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    Denmark Focuses on CO2 Tax and Green Aviation

    Stockholm (NordSIP) – During her new year’s speech, Danish Prime Minister Mette Frederiksen announced a new tax on CO2 emissions and a roadmap to ensure green aviation became a reality within Denmark by 2030.

    Echoing back to ealier comments about her memories of the labout market uncertainty that pervaded in Denmark when she grew up in the 1980s the PM noted “Rising temperatures are destroying our planet. I know many are worried. What will our future be like? And the children’s? And the grandchildren’s?”

    “When other countries in the world are too slow, then Denmark must take the lead and raise the bar even more,” Frederiksen  said.

    CO2 Tax

    According to her, the starting point for Denmark is simple. “The Danish principle that the widest shoulders should carry the most must also apply in the green transition: If you emit CO2 – then you have to pay,” she argued. “That is the most reasonable thing,” she added.

    This year we will decide on a new and ambitious tax on CO2. It must ensure that companies that pollute pay for their emissions themselves. Many are already in the process of adjusting. For others, it will take longer,” she continued.

    According to the OECD, “Denmark introduced a carbon tax on fossil fuels in 1992. (…) The current energy taxation system is in three parts: energy taxes, carbon dioxide taxes and a tax on sulphur dioxide and nitrogen oxide emissions”

    However, there still seems to be some room for improving the system. Carbon taxes apply to all energy products used by businesses and “applies at a rate that is based on the emissions associated wit the use of each fuel,” according to the OECD.

    “Biofuels are not taxed as they are regarded as emission neutral on a lifecycle basis. The carbon tax element is not levied on fuels used by sectors subject to the EU Emissions Trading Scheme (ETS). As a general rule, fuels used for generation of power are therefore not taxed. However, a CO2 component is still levied on eectricity consumption through the energy saving tax,” the OECD continues.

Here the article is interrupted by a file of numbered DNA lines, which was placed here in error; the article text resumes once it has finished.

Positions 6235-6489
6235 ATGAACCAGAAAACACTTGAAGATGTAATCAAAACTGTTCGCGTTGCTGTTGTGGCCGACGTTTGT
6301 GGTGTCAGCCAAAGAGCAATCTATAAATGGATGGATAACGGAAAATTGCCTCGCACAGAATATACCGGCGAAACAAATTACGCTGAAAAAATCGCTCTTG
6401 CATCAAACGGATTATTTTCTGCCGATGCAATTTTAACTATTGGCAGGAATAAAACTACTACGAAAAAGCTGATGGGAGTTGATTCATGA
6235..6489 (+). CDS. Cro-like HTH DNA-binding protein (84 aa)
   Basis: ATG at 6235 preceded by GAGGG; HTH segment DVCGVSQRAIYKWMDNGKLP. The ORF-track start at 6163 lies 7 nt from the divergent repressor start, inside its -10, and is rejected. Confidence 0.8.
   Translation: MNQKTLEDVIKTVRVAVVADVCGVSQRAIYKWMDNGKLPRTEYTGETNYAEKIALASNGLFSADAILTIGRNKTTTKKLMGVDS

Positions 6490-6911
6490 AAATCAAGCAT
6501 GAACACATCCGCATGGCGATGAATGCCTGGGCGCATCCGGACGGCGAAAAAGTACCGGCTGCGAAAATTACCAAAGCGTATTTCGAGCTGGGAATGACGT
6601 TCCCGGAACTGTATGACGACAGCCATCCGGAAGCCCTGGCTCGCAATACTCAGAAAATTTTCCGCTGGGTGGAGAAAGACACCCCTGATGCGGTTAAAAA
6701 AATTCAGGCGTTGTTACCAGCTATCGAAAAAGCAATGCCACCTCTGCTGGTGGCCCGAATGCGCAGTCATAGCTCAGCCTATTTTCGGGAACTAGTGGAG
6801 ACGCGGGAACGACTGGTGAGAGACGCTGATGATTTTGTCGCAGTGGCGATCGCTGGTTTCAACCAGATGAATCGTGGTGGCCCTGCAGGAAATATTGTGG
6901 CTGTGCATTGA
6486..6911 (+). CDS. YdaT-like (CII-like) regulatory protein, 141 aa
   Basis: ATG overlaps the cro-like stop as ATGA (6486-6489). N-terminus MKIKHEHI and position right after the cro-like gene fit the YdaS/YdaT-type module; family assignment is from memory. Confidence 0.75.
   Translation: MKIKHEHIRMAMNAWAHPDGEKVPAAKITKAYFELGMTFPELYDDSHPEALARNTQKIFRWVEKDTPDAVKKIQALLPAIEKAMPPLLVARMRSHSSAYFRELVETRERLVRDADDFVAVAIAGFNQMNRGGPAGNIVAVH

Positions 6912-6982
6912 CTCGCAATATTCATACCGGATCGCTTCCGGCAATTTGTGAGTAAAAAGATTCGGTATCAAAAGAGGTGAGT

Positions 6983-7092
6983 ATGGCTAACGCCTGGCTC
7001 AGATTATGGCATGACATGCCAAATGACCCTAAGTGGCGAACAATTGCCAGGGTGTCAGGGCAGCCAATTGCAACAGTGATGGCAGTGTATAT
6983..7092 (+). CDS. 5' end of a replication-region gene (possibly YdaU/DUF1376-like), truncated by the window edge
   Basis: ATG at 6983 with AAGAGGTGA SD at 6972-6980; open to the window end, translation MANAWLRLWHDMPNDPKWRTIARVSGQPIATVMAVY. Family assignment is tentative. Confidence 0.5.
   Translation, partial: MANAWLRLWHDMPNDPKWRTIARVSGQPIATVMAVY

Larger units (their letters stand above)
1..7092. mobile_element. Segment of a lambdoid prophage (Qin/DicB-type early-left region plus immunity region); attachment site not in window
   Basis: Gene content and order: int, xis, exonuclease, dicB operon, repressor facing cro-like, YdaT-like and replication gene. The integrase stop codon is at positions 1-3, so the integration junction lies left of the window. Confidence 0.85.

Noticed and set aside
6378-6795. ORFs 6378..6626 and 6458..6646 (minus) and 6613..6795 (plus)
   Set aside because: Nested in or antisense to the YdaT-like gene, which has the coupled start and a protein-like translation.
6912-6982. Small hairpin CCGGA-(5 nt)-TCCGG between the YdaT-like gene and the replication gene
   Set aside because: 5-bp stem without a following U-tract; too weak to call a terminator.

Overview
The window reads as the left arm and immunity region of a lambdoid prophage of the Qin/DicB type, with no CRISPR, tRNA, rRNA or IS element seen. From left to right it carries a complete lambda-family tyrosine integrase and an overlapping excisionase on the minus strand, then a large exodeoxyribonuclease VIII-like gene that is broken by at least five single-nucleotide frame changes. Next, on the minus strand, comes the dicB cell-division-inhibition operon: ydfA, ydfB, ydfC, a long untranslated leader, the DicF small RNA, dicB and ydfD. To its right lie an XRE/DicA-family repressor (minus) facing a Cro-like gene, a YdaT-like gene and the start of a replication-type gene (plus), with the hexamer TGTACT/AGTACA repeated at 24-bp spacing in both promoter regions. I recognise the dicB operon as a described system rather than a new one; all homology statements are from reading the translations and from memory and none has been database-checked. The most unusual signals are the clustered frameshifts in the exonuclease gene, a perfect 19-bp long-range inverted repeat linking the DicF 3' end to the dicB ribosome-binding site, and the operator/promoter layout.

Green Aviation

    The other green focus of the PM’s speech was aviation. “To travel is to live, and that is why we fly. But at the same time it is harmful to our climate. Imagine if Denmark could help solve that problem. We need to make it green to fly,” Fredricksen said.

    In that spirit, she announced that her “government will set an ambitious goal: By 2025, Danes must have the opportunity to fly green on a domestic route. And by 2030 at the latest, we must be able to fly completely green when we fly domestically in Denmark.”

    “Will it be difficult? Yes. Is it possible? Yes, I think so. We are already on our way. Skilled researchers and companies are working on the solutions,” she argued.

    “If we succeed, then it will be a green breakthrough, not just for Denmark but for the whole world. If there is anything the past few years have taught us in dealing with major crises, it is that we must never hesitate,” she concluded.

    Filipe Albuquerque
    Filipe is an economist with 8 years of experience in macroeconomic and financial analysis for the Economist Intelligence Unit, the UN World Institute for Development Economic Research, the Stockholm School of Economics and the School of Oriental and African Studies. Filipe holds a MSc in European Political Economy from the LSE and a MSc in Economics from the University of London, where he currently is a PhD candidate.

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